Every reenactor has their own story, but it rarely gets told in a concise or coherent way. Generally we hear about popular living historians in a fragmented manner; word of mouth, things they post to Facebook groups, videos they produce, etc. I have made it my mission to find these guys and tell their story.
Reece Nelson prominent member of the Medieval Swordsman’s Guild of Kansas City, grew up in the Overland Park, KS. A self-proclaimed reenactor and living historian of 1410-1415 England and France, Reece stresses the importance of studying both the martial art of swordsmanship and material culture that surrounded the development of the art. He is fascinated with the way armor evolved with the advances in metallurgy, tactics, doctrine and technique with a primary focus on the Hundred Year’s War and the War of the Roses.
When it comes to his kit, Reece is immediately recognizable in his
blackened (he has since polished it away from black, but it has many other unique elements) harness with gold relief and scale fauld. He is most notably proud of his cuirass. During the time that he was producing it, it was the only one of its kind. He spent countless hours rigorously documenting the scale fauld and “saloon door” back plates and is still one of the only people to have reproduced a harness of that type. It is possible that part of his harness was hammered out to the beats of Pantera Cowboy’s from Hell, Reeece’s favorite 90’s jam. And yes, Reece has hammered quite a bit of his own kit, having learned armoring as part of his journey. Doing so not only gave him a valuable skill, but instilled in him a healthy respect and admiration for those who hammer for a living.
Reece began his journey with HEMA at 21, and began reenacting a few years later. It wasn’t until after high school that he began to really appreciate history, not having been an avid student of history as a subject in school. He laments the way it was presented in such a black and white way, and gained his deep appreciation only after doing research on his own on the things that interested him such as knights, castles, armor, etc. It was when he was free to follow his passion that his love for history blossomed.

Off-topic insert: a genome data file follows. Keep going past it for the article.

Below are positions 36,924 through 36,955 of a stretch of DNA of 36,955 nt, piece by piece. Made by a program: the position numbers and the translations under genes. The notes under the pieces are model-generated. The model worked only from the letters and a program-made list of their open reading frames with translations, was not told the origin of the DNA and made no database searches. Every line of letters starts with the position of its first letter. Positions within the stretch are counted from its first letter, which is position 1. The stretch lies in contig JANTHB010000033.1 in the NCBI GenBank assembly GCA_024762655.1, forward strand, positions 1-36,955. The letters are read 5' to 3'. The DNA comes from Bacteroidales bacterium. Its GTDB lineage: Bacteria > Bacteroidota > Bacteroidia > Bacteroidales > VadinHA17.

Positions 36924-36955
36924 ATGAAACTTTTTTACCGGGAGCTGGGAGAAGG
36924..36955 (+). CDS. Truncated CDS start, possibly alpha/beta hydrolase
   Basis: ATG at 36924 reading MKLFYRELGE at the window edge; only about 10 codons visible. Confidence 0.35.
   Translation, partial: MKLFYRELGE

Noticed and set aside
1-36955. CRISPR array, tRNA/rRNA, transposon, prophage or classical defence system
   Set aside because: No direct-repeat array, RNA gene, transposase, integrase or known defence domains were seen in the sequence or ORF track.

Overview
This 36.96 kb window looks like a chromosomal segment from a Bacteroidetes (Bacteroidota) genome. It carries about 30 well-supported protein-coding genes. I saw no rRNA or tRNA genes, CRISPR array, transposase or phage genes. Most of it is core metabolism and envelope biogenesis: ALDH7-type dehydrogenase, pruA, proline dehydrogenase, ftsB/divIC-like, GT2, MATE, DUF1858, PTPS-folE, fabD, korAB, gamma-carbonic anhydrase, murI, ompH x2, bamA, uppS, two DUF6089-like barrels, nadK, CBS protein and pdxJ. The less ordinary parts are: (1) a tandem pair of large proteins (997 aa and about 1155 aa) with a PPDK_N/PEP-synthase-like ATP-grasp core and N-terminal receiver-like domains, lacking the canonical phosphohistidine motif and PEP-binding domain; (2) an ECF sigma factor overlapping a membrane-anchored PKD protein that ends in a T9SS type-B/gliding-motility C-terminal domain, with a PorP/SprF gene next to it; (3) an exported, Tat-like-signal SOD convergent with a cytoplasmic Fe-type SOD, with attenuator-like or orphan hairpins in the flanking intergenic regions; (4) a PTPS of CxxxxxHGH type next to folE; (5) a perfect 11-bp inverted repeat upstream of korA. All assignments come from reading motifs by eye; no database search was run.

A primary instructor and member of the Medieval Swordsman Guild of Kansas City, full harness (Harnischfecten) is his primary area of study and instruction. Outside of historical reenactment and the medieval combat arts Reece plays bass guitar in a metal band called Ecdysis and plays video games; mostly shooter games and real time strategy such as Battlefield, Company of Heroes, etc. Off the field and in normal clothes Reece makes Orthotic inserts for shoes and is training to make prosthetics.
Reece counts Bob Charrette and Trevor Clemons among his greatest mentors and guiding figures. He admires their breadth of historical knowledge on the martial art, arms and armor, and medieval material culture. They avoid the pitfalls of elitism that Reece has encountered and dislikes among some members of the community. Reece opines on the nature of a reenactment event or historical study, and the way that everyone is there for the same reason: to share a passion for medieval history and to learn. He highlights the ability to give constructive criticisms is key to avoiding pushing people away from the hobby. When he thinks of how to foster newer folk, he wants to see them guided and helped, not put down.
Of note is Reece’s YouTube channel Pursuing the Knightly Arts. He began the channel with Ben Bruce due, mostly, to prevalent misinformation. Every week, practically, he would see posts/threads about “armored combat” that were incorrect on various Historical European Martial Arts pages. It would aggravate him, especially when he knew that the community had access to the same resources that he did, such as Wiktenauer. Reece hopes that by creating accurate and entertaining videos dedicated to Harnischfechten, it would help the community and the public understand how knights and men in armor fought and trained. He hopes that he will, in small or large part, dismiss the recurring fallacies such as armored men barely able to move, needing a crane to get on a horse, and clobbering each other till they became too tired and died. Medieval armor was very sophisticated and advanced, so too was their martial art, and he is enterprising on visual media to attack that bad knowledge and replace it with an accurate view of our armored forebears.
So what can we expect to see from Reece in the future? He has an endless list of tweaks in mind for his harness. He intends to add mail sleeves to his kit, as well as add custom greaves and a sabaton. Reece also has plans to expand his out-of-harness material possessions, beefing up his soft kit and finding himself a tent. However, his harness will forever and always be his foremost priority. Only when his armor satisfies him will he feel ready to focus on the rest.
Reece shares his home and life with a Great Pyrenees named Tessa. Inexplicably, he doesn’t like turnips.
P.S. This is not just the first in a series, but the first of this style of article I’ve ever written. Your feedback is the only way I can improve. What kind of questions did I ask that you don’t care about? What didn’t I ask that I should have? Are there different kinds of pictures you think will be more helpful? Reece was kind enough to be my test dummy. Let his sacrifice be not in vain!
17 thoughts on “Behind the Metal: Reece Nelson”
I enjoyed the heck out of that, thanks.
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